AHP President Ravi Kumudesh, has, in a letter to President Ranil Wickremesinghe, said that the country’s health sector is in the present situation as the former President and the Health Minister allowed themselves to be manipulated by a coterie of officials. “We call on the President not to become another ruler who reverses gazettes and to assess the practicality of the proposals put forward by his advisors before gazzetting them. One such cause for the downfall of the health sector was former Health Ministers playing with the retirement age. As a result, there are many senior officials holding top offices of the health sector despite the fact that all of them are above the age of 60 years. If any official is given a service extension for an office in a health sector position, then it should be given only for a six-month period with the specific objective of training one of his qualified subordinates for that particular position.

 During that period, the official who is given the service extension should not be sent abroad for training or further education. Many officials, who are over 60 years of age, had been given service extensions and were found given foreign trips for capacity building. The irresponsible human resource management in the public sector is one of the main concerns that has been raised by the International Monetary Fund when assisting this country,” Kumudesh has said in his letter.

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BASL contemplates legal action against HSZ gazette

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The Bar Association of Sri Lanka (BASL) has threatened legal action against President Ranil Wickremesinghe’s reintroduction of war-time high security zones (HSZs).

“The BASL will be carefully studying the provisions of the said order and take appropriate legal action to ensure that the Fundamental Rights of the people are secured,” the BASL has said in a statement.

The BASL has said it is concerned that the purported order of the President also seeks to create offences under the said order which are not found in the Principal Act.

Full text of the statement: The Bar Association of Sri Lanka (BASL) is deeply concerned at the declaration of certain areas in Colombo as High Security Zones under Section 2 of the Official Secrets Act No. 32 of 1955 by President and Minister of Defence Ranil Wickremesinghe.The said order appears to cover several areas in the Colombo District including the areas in Colombo ordinarily used by the members of the public. It also covers several areas in Hulftsdorp in the vicinity of the Court premises.

The said order by the President purports to prohibit public gatherings or processions whatsoever on a road, ground, shore, or other open area situated within such High Security Zones without the permission of the Inspector General of Police or a Senior Deputy Inspector General. It also prohibits the parking of vehicles within the zone unless reserved for parking by the Competent Authority or under a permit issued by him, such Competent Authority being the Secretary to the Ministry of Defence.The scope of the Official Secrets Act is clearly set out in Section 2 of the said Act which can be read at: https://www.lawnet.gov.lk/official-secrets.4/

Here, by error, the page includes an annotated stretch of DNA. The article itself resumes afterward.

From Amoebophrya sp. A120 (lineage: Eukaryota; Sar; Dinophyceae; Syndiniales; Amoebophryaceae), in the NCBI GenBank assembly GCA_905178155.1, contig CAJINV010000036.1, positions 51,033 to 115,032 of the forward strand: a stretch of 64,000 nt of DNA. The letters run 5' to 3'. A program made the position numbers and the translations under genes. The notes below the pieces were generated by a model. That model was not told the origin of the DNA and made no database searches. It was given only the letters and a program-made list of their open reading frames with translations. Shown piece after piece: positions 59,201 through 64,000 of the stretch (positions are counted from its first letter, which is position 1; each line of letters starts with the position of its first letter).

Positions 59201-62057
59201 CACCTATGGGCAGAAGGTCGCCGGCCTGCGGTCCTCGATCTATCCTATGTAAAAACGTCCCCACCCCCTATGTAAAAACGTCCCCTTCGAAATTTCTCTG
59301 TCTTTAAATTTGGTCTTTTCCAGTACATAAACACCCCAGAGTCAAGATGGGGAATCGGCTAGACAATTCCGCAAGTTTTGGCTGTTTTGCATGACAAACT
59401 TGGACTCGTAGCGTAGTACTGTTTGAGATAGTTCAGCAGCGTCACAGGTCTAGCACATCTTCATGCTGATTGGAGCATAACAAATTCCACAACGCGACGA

What Section 2 of the Official Secrets Act enables the Minister, is to declare any land, building, ship, or aircraft as a prohibited place. The Act does not empower the Minister to declare large areas as High Security Zones.The objective of making an order under Section 2 of the Official Secrets Act is to better safeguard information relating to the defences of Sri Lanka and to the equipment, establishments, organisations, and institutions intended to be or capable of being used for the purposes of defence. Orders under Section 2 cannot be made for any other purpose.

The BASL is concerned that the purported order of the President also seeks to create offences under the said order which are not found in the Principal Act. It is also of utmost concern that the purported order imposes stringent provisions in respect of bail by stating that a person taken into custody in connection with an offence under the said orders shall not be granted bail except by a High Court. The Official Secrets Act contains no such provisions, and in fact Section 22 of the Act empowers a Magistrate to release a suspect on Bail. As such the purported order seeks to significantly curtail the liberty of the citizen, without any reasonable or legal basis.

The BASL is deeply concerned that under the cover of the purported order under Section 2 of the Official Secrets Act that there is the imposition of draconian provisions for the detention of persons who violate such orders thus violating the freedom of expression, the freedom of peaceful assembly and the freedom of movement all of which are important aspects of the right of the people to dissent in Sri Lanka

The BASL will be carefully studying the provisions of the said Order and take appropriate legal action to ensure that the Fundamental Rights of the people are secured.We continue to remind the authorities including the President of the wisdom found in the Judgment of the Supreme Court in the ‘Jana Ghosha’ case of Amaratunge v Sirimal and others (1993) 1 SLR 264 which states as follows:

“Stifling the peaceful expression of legitimate dissent today can only result, inexorably, in the catastrophic explosion of violence some other day.”